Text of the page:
Chelsea: I love all the weird town activities and the sense of community in Gilmore Girls. It’s right up there with The Simpsons in that we care about all the random townspeople and their rich world. It’s a huge reason I fell in love with the show. I love seeing what Babette and Miss Patty are up to, and how Taylor is torturing the town.

Hope: I love Stars Hollow. I’m glad we got to see a bit of the town’s usual festivities, although sometimes it felt like multiple events going on at once (although the basket bidding was a nice callback). I would much rather have seen even more of the town than Rory’s business meetings in London. Not that they were necessarily bad, just that with only the equivalent of six episodes, I wished the narratives had as much focus as possible. For example, I wish we had seen more of Lane’s family, Mrs. Kim, and the band.

Kay-B: Stars Hollow has always been a fun, quirky town. I love how unique it is. I did not like that weird play they put on, nor did I understand it. I am also not entirely sure how people afford to live there as it seems like most people don’t get paid for their jobs.

Jaime: I love Stars Hollow. As much as I couldn’t want to see Emily, Lorelai, and Rory, I might have been even more excited to see the town. It was perfect that the very first scene in “Winter” was Lorelai giving a rundown on all the new things going on. We watch this show for the characters but the characters wouldn’t work without the setting, and we needed that immediate jump in to get the ball rolling.

How bad of a journalist is Rory, and how did she get this way? 

Chelsea: Rory is a pretty darn terrible journalist. You would have to literally do nothing to get where she is. Heck, I reported more out of Comic-Con than she’s reported of anything since we last saw her. She literally was on the campaign trail covering Barack Obama. How in the world did she not land any sort of job after that? And then she acts like she’s too good for the blogger job and doesn’t prepare anything for her meeting with the editor? REALLY?! Get over yourself and put your degree to work. She makes me so angry.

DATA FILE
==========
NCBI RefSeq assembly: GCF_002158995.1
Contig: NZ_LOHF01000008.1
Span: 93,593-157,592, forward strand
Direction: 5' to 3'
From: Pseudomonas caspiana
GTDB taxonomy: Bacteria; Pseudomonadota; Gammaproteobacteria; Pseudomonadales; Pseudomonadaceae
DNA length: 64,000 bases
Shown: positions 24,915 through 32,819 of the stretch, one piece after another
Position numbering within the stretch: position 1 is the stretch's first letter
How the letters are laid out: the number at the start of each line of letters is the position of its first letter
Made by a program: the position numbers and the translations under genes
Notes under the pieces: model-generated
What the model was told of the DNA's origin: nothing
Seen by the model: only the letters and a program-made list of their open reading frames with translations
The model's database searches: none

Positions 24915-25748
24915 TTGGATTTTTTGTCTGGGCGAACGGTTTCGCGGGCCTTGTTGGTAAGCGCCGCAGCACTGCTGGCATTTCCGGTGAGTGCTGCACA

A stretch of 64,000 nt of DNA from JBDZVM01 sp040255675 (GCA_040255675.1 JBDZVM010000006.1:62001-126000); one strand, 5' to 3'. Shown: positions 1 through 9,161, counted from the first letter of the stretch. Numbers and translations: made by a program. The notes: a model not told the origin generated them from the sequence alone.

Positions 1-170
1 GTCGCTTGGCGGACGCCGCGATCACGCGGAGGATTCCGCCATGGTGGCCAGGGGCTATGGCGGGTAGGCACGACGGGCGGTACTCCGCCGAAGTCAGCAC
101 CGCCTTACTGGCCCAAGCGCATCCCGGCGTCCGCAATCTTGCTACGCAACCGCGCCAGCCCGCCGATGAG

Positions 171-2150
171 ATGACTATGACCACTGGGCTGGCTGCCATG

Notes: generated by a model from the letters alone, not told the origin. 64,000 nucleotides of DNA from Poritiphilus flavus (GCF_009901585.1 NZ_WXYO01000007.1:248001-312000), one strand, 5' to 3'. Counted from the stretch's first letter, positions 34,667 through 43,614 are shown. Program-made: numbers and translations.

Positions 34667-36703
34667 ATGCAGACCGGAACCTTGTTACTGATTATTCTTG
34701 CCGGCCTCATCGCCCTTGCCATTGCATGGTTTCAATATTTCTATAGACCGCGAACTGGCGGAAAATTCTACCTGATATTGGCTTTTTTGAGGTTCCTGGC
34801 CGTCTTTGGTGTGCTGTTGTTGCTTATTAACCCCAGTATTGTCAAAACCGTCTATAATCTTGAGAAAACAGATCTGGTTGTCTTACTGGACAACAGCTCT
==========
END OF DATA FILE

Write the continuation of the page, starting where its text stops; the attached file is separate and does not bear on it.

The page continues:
Hope: I want to know why she was broke (she was going to inherit money from both Gran and Richard at 25, and I’m sure Richard left her money when he passed away... is it all going toward her constant airfare?) I feel like Rory needed a reality check. The way she looked down on some jobs, even though she needed one, as beneath her... I think her focus is on being successful and writing pieces everyone will read, instead of on writing things she’s passionate about. She’s not the organized, hard-working, over-prepared, and perfectionistic character she used to be, and that makes me sad.

Also, this is unrelated, but have we seen her pick up a book? That seems out of character. It’s not like she has a full-time job taking up all of her time.

Kay-B: I can’t tell how bad of a journalist she is because they never let us read or hear an article! From that perspective, I was curious about her writing. Now in terms of her interview skills and interactions with clients, she was bad. I love how her old headmaster even saw some underlying things and offered her a job.

I wanted to see more from her, but again, it seemed like this wasn't her passion. More than just being terrible at interviews and getting things done, maybe that was because she didn't want to. She seemed to really lack passion for her profession and that, I believe, made her a worse journalist.

Jaime: I think her passion was really the issue there. They never gave us a solid sense of what she’s been doing for the last eight years (I mean, she had to have a real job at some point in the last eight years, right?), but I felt like they were trying to imply she was just starting to freelance full-time when she came back to Stars Hollow at the beginning of “Winter”? But any talk about her ambition felt like it came more from wanting to capitalize on the success of her one article, not a real drive to advance in her career.

And the worst part is she was so high and mighty about all of her journalistic success and she totally blew off the mere thought of doing anything else, for no good reason. Rory is a writer simply because she says she’s a writer. Again, that’s maybe something that wasn’t well-adjusted in the time since the original show: the Rory we knew was a writer, but maybe she isn’t eight years later, and that’s okay. I wish they had felt more confident in challenging who we knew Rory to be, especially given that she was a teenager when we first saw her, and, you know, people usually change over the course of sixteen years.

What did you all think of “Spring”? Sound off in the comments below and be sure to come back for the next roundtable installment soon!